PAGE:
If you are a Globalstar customer they are now offering Iridium phones and air time plans at a big discount through a third party seller. How does unlimited minutes for $20/month sound? Rent the phone from them for 3 years and at the end of the term turn in the Iridium unit and get a free Globalstar phone. They also gave me 600 free minutes on my Globalstar phone for another year with no monthly charges whatsoever. If you are still a customer call their retentions department! They are actually very friendly...
CAPE CANAVERAL, Fla. ? Two big communications satellites collided in the first-ever crash of two intact spacecraft in orbit, shooting out a pair of massive debris clouds and posing a slight risk to the international space station.
NASA said it will take weeks to determine the full magnitude of the crash, which occurred nearly 500 miles over Siberia on Tuesday.
"We knew this was going to happen eventually," said Mark Matney, an orbital debris scientist at Johnson Space Center in Houston.
NASA believes any risk to the space station and its three astronauts is low. It orbits about 270 miles below the collision course. There also should be no danger to the space shuttle set to launch with seven astronauts on Feb. 22, officials said, but that will be re-evaluated in the coming days.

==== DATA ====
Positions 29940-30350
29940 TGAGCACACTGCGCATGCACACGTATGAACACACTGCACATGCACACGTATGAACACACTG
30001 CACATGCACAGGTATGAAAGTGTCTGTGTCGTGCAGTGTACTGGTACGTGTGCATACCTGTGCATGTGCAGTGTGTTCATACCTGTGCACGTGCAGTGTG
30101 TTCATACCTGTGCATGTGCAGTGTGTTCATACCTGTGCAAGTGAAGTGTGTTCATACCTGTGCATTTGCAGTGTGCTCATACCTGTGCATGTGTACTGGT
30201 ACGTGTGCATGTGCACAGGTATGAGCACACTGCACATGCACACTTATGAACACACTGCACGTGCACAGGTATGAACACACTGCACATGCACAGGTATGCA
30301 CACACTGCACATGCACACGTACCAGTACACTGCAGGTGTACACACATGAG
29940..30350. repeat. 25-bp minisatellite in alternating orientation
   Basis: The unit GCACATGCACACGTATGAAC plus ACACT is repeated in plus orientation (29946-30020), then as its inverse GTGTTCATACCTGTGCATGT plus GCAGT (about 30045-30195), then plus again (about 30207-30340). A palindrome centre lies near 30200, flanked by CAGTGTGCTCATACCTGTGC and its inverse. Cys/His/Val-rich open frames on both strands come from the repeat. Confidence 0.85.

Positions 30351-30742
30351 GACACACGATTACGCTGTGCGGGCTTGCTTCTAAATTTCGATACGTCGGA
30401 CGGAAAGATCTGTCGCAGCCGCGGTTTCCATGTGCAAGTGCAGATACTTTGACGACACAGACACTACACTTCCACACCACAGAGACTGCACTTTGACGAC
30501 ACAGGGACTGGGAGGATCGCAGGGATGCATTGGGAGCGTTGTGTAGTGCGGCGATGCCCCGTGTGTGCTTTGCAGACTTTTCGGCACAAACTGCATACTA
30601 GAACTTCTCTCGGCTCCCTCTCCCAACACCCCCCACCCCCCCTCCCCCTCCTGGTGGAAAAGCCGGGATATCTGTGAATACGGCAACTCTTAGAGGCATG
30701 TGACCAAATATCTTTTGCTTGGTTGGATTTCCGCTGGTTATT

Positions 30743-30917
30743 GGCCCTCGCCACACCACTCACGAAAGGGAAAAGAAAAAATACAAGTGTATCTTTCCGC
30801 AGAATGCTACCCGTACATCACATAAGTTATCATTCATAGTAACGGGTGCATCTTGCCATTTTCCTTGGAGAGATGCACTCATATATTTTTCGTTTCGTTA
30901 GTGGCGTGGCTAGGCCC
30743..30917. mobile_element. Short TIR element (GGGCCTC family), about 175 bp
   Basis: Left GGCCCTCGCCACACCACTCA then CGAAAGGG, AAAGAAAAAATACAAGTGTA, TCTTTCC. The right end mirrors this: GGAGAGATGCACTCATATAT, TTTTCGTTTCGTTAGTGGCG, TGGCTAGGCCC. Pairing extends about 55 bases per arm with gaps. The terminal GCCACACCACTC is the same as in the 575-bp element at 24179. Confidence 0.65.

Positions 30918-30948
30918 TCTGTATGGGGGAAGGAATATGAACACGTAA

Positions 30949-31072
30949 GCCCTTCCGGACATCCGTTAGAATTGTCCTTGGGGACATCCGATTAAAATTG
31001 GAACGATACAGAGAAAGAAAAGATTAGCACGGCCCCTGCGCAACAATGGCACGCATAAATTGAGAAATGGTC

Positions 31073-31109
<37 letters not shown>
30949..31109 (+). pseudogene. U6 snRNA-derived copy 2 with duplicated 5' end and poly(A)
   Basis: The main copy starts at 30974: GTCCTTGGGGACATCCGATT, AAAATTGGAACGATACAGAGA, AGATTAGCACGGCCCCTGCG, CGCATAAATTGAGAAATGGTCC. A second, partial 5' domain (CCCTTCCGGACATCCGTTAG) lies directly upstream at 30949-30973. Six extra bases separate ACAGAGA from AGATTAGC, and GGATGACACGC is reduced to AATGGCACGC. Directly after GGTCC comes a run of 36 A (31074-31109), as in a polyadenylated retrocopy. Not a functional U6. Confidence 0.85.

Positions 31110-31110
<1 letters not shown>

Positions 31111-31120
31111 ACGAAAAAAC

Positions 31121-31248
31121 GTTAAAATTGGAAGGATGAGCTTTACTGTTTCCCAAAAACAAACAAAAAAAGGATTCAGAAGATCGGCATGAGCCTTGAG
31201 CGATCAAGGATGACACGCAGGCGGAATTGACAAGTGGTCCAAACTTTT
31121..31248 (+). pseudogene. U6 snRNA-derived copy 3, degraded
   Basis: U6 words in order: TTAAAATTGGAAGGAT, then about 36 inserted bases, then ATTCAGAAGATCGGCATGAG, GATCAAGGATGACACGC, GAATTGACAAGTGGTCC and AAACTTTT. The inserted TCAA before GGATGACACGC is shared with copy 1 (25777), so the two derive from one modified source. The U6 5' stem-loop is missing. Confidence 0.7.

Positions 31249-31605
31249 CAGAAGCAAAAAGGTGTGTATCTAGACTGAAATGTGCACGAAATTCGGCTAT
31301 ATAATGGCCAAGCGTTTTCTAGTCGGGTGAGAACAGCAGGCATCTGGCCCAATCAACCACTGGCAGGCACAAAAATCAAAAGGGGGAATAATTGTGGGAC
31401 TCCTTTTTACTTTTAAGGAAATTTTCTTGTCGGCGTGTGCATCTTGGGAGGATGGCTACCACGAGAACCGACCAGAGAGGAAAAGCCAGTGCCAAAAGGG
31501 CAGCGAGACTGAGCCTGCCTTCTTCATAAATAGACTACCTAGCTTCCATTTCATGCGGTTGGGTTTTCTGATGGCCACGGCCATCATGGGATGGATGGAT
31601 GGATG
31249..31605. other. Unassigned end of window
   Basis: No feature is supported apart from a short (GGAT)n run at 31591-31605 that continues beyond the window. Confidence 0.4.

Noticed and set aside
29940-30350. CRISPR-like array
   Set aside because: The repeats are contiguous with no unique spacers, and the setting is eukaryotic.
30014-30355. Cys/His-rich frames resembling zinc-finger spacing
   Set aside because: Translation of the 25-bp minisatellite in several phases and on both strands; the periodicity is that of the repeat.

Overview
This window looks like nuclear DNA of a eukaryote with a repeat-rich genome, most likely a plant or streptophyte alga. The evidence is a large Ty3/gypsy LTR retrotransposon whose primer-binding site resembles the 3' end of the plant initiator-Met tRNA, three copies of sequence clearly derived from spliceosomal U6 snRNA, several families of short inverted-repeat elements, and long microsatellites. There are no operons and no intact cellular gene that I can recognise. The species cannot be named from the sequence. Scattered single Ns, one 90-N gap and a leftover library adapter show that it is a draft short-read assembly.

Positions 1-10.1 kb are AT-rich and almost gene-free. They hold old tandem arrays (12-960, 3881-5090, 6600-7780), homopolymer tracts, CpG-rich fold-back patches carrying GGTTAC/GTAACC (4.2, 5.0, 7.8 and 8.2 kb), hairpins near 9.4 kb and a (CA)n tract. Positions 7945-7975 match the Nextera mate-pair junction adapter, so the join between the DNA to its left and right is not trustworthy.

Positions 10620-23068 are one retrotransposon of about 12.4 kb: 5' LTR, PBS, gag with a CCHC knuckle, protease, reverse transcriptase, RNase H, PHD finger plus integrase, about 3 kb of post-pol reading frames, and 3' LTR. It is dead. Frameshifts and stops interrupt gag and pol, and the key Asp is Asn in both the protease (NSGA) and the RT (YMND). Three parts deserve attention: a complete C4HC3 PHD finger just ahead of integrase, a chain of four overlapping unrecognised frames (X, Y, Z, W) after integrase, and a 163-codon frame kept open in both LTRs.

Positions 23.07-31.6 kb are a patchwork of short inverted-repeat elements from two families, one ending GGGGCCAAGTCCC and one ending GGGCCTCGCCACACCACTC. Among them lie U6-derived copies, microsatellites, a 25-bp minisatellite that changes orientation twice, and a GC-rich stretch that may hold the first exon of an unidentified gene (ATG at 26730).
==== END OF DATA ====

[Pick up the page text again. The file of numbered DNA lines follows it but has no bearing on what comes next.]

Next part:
The collision involved an Iridium commercial satellite, which was launched in 1997, and a Russian satellite launched in 1993 and believed to be nonfunctioning. The Russian satellite was out of control, Matney said.
The Iridium craft weighed 1,235 pounds, and the Russian craft nearly a ton.
No one has any idea yet how many pieces were generated or how big they might be.
"Right now, they're definitely counting dozens," Matney said. "I would suspect that they'll be counting hundreds when the counting is done."
As for pieces the size of micrometers, the count will likely be in the thousands, he added.
There have been four other cases in which space objects have collided accidentally in orbit, NASA said. But those were considered minor and involved parts of spent rockets or small satellites.